A question we are frequently asked is what happens when an update statement assigns a column to its same current value. For example,
create table t(i int, cc as i + 1)
create index t_cc on t(cc)
insert into t values(1)
update t set i = 1
update t set i = i
Columns do get updated even if the value does not change. However, to be honest, i wouldn’t worry too much about it.
The runtime cost for updating a row is roughly equal to
a) locating the row in the heap or B-Tree
b) locking the row
c) changing the updated column values
d) logging the change.
For updates to columns that fit in the 8Kb page, i don’t think that avoiding part of the copy would make too much of a difference. Realistically, performing a comparison to tell what changed with memcmp would roughly cost as much as changing the value with memcpy. And this cost would surely be overshadowed by a) + b) + d). Updates to columns that don’t fit in the 8Kb page are inherently slower, and i think it is up to the application to avoid making unnecessary changes to these.
Now a), b), c) and d) need to be performed for every index carrying one or more columns being modified. So a major factor for the runtime cost of an update query is the number of nonclustered indexes that need to be maintained. In SQL 2005 we introduced an optimization to skip nonclustered index maintenance if none of the updated columns stored in the index actually changed. The reasoning is that running the comparison for only the modified columns stored in one or more nonclustered indexes introduces a runtime overhead that is very small, and surely significantly lower than a), b) and d). Given that columns stored in an index are typically pretty small in size, it is very easy to break even if the optimization actually saves a small minority of nonclustered index row updates. The optimization does not apply to the clustered index, as we want to ensure to always exclusively lock the affected rows even if no columns are really changing.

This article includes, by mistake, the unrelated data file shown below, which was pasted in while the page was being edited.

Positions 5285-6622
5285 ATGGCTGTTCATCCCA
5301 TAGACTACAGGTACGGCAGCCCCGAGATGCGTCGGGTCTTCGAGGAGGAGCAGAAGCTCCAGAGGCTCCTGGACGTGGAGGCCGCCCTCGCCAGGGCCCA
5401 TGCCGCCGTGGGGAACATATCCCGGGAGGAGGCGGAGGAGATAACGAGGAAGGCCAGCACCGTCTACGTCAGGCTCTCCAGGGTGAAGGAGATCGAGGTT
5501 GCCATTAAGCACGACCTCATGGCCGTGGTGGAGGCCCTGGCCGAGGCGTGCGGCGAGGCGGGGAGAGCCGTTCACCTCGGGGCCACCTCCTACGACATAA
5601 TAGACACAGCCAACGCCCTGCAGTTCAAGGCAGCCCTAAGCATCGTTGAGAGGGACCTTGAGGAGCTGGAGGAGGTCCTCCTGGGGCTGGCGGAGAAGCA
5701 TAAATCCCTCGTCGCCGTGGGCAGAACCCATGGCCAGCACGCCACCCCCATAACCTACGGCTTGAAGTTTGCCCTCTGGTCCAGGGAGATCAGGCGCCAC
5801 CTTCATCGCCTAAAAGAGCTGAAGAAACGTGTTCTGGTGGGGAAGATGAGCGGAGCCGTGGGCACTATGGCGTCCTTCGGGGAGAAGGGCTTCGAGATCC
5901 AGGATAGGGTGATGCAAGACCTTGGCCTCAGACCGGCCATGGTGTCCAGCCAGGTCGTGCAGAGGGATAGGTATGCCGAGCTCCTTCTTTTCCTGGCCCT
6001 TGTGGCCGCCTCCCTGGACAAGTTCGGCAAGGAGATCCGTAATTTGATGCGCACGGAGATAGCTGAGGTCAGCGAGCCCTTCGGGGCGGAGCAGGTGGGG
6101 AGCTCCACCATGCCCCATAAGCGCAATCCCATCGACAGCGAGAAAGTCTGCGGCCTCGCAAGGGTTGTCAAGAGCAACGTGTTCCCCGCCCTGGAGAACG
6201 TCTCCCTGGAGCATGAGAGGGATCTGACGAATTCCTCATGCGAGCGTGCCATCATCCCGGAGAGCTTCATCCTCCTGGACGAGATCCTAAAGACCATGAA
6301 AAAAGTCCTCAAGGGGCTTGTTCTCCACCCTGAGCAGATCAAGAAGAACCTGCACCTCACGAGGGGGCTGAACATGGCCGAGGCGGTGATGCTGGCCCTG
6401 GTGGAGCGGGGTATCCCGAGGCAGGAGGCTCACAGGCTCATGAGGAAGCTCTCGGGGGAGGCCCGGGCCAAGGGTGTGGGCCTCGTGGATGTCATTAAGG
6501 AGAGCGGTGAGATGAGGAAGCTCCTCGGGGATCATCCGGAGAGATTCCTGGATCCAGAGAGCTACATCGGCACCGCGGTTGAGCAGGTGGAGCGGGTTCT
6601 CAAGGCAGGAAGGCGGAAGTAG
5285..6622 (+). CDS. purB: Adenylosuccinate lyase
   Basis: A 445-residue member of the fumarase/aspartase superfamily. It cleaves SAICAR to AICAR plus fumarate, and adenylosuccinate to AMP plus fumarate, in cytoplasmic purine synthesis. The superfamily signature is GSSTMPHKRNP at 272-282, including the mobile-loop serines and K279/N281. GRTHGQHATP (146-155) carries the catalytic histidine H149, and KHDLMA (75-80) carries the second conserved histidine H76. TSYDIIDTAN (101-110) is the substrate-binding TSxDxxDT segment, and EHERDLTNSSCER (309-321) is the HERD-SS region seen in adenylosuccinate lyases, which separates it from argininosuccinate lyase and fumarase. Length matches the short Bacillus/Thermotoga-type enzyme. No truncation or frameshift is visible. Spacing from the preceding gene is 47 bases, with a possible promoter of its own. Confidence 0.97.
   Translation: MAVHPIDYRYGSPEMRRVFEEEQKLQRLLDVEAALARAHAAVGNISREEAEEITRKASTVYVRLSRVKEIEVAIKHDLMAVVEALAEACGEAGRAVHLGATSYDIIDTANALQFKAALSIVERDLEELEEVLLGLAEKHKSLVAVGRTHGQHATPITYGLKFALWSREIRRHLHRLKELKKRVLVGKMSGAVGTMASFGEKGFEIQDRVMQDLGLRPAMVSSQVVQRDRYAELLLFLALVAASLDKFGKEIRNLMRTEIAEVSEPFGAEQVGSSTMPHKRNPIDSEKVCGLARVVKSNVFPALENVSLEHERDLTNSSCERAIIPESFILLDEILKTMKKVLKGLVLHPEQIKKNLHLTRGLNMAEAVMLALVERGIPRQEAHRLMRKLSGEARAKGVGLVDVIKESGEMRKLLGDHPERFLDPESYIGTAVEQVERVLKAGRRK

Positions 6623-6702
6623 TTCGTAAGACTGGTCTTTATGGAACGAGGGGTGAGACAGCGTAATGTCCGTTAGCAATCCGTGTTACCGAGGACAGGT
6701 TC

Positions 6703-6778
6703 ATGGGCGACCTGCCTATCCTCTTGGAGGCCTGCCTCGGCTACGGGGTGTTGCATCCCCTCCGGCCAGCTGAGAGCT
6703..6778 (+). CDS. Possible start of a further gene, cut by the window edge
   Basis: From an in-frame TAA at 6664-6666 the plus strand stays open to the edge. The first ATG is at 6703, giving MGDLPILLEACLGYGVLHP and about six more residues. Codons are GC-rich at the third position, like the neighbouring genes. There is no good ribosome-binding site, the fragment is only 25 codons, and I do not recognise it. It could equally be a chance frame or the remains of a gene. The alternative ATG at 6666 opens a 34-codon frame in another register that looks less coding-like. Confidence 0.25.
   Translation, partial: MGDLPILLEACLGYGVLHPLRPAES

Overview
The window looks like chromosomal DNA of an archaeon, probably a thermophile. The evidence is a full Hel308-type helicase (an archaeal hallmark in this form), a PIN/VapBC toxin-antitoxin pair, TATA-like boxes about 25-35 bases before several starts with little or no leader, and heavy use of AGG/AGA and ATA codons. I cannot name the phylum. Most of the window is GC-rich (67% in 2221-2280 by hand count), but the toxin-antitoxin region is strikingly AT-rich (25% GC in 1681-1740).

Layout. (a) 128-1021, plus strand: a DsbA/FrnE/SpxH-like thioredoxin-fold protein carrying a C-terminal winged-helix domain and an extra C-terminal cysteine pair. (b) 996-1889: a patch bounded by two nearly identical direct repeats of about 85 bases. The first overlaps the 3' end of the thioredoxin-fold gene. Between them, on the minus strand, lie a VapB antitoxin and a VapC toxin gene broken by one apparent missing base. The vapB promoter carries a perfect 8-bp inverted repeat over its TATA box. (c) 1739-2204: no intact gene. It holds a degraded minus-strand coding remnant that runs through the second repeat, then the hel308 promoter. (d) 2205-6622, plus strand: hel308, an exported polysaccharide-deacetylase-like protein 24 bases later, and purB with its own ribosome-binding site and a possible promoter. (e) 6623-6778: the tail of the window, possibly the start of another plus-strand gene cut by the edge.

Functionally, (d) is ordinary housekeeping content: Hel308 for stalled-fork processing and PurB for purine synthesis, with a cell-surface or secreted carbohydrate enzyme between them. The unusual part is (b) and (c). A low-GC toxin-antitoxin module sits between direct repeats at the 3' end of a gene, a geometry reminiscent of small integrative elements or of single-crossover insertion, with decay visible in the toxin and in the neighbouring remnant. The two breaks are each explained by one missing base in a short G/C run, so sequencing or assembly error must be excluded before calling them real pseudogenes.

You can see the new optimization in action by comparing the statistics profile output for one of the update statements in the previous example in SQL 2000 and 2005 (see attached image).
set statistics profile on
update t set i = i
In the SQL 2005 plan, it is possible to appreciate
– a “Compute Scalar” operator that compares the current value and new value of the column being modified
– a new filter operator that on a row by row basis will determine whether the nonclustered index is being affected or not
– the fact that nonclustered index maintenance is now bypassed
This new SQL 2005 optimization allows to better address the problem of maintaining a diverse set of columns across multiple recurring update statements against a certain table. In SQL 2000 there was a tradeoff between building dynamic SQL statements and possibly incur in frequent compilations, to only maintain the modified columns vs. using a parameterized and standard statement that updated all the columns, but would also maintain all the nonclustered indexes all the time. Like i said before, special precautions should still be taken for columns that don’t fit the 8Kb page limit.